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Speed Read – the hope we can stand after all

This week, The Friday Speed Read has had its haircut for the first time since late 2019 and feels all the better for it. However, if you believe hair length might equate with word count then you may well be disappointed.

It’s not the despair, Laura. I can take the despair. It’s the hope I can’t stand – John Cleese as Brian Stimpson, in the 1986 film Clockwise.

Has anyone seen Clockwise since the late 1980s? I realise that a large percentage of people reading this won’t even have heard of this little nugget of British cinema let alone have a view on how well / terribly it has aged. I remember enjoying it but then I also remember enjoying the Dukes of Hazzard so my judgement is probably not to be trusted. Anyway, the point is that the above quote, widely and erroneously attributed to everyone from Brian Clough to Sophocles to Katy Perry (okay, not Katy Perry) was actually penned by screenwriter and dramatist Michael Frayn for the aforementioned Cleese vehicle and for people of a British persuasion has always been something of a touchstone.

And this week, these words have been banging around my head like a moth in bathroom.

The reason for this, of course, is because of the news that broke on Monday afternoon that there have been very encouraging results in early tests of the so-called “Oxford vaccine”, developed at record-smashing speed by brilliant people in Oxford to counter the rapacious and unforgiving blight that is Covid-19. And by encouraging results, we’re talking that one, it’s safe to use on humans (which apparently is far from a given in vaccine development) and two, that it induces “strong immune responses in both parts of the immune system.” Let’s put aside the fact that I’d no idea that the immune system had two parts and take a moment to reflect that this is potentially incredible news. It’s not often the phrase “world changing” is anything more than a hyperbole but if the vaccine does indeed work against Coronavirus then if anything it’s going to be an understatement.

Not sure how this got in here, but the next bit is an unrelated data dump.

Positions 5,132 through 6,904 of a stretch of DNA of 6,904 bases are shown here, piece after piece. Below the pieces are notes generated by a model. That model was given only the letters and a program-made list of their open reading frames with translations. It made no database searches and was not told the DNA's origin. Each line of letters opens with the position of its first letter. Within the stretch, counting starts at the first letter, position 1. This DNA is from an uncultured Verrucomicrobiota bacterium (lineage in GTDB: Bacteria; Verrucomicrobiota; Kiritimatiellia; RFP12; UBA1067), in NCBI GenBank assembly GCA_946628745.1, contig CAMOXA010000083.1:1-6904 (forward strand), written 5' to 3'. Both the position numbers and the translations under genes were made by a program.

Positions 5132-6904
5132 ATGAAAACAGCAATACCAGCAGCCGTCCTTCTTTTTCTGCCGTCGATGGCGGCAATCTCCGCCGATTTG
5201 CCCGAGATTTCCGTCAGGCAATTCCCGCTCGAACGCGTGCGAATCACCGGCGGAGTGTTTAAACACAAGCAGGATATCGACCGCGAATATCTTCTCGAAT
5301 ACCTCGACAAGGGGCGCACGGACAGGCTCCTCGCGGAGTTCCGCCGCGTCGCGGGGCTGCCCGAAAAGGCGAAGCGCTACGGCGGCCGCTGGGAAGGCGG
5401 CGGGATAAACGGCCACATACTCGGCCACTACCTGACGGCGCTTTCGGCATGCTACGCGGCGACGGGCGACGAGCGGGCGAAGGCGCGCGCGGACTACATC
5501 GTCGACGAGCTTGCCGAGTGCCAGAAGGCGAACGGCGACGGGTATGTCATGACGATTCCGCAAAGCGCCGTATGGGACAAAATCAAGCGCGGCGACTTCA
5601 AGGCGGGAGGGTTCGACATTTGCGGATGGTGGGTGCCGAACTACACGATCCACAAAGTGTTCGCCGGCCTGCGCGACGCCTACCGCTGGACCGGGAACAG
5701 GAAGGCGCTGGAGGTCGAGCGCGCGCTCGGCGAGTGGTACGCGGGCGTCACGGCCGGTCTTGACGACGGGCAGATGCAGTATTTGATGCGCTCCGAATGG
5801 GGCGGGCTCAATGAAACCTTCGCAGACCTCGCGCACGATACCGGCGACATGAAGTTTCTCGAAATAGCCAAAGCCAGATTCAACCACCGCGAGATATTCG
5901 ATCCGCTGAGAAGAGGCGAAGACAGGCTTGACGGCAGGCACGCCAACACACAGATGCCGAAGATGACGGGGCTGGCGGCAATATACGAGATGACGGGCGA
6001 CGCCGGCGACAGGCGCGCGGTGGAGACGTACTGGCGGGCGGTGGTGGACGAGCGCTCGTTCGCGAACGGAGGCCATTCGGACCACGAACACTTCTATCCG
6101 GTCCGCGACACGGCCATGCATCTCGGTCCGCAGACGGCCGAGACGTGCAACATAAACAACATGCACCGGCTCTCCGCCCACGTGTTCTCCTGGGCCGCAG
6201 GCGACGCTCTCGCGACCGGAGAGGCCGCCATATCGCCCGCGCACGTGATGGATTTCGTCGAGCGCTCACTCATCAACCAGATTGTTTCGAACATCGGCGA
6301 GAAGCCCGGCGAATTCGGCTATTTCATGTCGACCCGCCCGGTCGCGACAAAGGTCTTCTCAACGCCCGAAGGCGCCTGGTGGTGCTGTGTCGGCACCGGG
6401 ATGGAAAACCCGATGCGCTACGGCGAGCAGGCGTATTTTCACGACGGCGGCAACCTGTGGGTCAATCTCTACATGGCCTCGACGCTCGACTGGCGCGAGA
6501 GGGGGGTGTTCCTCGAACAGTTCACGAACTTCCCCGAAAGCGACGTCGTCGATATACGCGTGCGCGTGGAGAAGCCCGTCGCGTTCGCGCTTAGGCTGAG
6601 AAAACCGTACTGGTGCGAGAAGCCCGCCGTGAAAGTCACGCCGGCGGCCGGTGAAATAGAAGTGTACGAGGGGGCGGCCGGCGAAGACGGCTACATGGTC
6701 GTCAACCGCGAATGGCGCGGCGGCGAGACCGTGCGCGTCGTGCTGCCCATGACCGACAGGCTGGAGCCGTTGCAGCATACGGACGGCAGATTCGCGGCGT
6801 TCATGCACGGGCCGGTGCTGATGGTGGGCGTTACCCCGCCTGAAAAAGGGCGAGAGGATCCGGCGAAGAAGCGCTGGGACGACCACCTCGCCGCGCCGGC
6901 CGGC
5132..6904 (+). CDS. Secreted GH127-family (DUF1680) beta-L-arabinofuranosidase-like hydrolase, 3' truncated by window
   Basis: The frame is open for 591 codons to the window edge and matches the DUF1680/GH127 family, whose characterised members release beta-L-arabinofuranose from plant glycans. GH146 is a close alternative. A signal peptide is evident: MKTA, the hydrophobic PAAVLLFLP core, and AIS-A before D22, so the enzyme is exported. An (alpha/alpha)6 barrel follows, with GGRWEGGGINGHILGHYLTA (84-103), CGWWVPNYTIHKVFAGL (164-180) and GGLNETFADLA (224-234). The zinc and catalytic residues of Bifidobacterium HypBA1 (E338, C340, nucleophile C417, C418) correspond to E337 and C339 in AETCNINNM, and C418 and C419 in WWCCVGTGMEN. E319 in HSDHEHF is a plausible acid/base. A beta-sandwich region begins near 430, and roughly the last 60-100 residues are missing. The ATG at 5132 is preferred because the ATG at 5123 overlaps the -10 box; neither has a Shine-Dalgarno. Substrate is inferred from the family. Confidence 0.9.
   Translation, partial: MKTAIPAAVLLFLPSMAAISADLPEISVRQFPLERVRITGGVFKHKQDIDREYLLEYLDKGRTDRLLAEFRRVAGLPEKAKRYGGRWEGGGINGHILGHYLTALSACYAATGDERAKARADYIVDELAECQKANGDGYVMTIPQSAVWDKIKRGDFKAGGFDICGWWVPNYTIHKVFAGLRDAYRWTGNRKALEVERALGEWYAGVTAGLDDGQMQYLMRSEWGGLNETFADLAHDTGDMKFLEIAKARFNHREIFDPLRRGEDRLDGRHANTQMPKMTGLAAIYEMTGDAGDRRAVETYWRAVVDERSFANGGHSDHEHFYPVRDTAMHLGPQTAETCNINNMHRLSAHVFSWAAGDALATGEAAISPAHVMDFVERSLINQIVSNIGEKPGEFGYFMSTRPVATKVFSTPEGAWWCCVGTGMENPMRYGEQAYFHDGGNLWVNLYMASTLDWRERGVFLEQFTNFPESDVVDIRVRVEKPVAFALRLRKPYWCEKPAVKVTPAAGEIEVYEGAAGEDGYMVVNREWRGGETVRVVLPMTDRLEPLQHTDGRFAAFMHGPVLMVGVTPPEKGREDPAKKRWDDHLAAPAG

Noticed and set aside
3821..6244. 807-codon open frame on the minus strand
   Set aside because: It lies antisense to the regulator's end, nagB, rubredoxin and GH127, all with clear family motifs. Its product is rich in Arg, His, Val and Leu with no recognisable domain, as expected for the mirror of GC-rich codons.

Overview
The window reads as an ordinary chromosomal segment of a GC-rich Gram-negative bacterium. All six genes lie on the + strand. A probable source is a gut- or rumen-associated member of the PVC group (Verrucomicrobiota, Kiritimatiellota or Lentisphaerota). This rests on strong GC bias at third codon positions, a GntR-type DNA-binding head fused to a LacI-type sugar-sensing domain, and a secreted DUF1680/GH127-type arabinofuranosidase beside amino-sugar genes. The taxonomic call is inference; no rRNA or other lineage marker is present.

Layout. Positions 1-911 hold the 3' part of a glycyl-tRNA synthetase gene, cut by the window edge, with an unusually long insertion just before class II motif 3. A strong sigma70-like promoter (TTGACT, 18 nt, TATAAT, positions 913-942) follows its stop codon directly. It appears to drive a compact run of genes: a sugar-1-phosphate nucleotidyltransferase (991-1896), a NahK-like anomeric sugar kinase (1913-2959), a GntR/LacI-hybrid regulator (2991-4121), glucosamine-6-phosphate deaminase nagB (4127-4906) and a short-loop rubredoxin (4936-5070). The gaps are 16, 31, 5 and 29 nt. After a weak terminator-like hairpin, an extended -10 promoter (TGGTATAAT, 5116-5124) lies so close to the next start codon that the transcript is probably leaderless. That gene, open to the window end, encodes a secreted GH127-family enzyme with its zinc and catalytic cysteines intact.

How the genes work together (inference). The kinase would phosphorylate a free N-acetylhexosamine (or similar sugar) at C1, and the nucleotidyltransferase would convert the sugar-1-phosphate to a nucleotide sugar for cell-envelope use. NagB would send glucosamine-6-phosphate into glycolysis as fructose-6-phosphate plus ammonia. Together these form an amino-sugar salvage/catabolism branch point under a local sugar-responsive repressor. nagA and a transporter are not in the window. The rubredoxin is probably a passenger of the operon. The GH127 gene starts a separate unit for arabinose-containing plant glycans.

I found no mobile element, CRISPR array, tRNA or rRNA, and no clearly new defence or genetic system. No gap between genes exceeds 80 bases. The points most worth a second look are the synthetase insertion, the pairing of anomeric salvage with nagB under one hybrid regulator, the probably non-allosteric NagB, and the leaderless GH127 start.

But let’s quickly append a few caveats: this was still a relatively small trial and the potential vaccine may yet prove to be ineffective in “real world” contexts and then of course there’s the challenges of licensing, manufacture and distribution to a global population of 7.8 billion. As the trial moves to its next phase of testing in countries such as South Africa and Brazil, it should be a time of cautious optimism rather than party-throwing elation.

Mind you, try telling that to the UK press.

Here’s a selection of Tuesday’s headlines: “The Covid Buster”; “Vaccine for Christmas”; “Vaccine for Christmas” (the Mirror and the Mail in rare as hen’s teeth headline synergy); “Breakthrough vaccine could be ready by end of year”; Hopes of Covid vaccine rise”; “UK buys 90m potential vaccine doses as breakthrough hopes rise”  . . . . you get the idea. There’s been little since England reached the World Cup semi-final (apologies to readers in the other home nations) that has united the newspapers in such an outpouring of unfettered joy.

And who can blame them? There can’t be anyone who’d not wish for a swift eradication of this blasted disease; to consign phrases such as “second wave” to the lexicon of history; to be freed from the constant stomach-griping worry about jobs, money and health. If we really end 2020 with a viable chance of raising a glass to a more hopeful, prosperous 2021, a world distant from the dark months of March, April and May then it would be the best New Year’s Eve ever. And that’s coming from someone who thinks New Year’s Eve is usually the most overrated celebration in the calendar.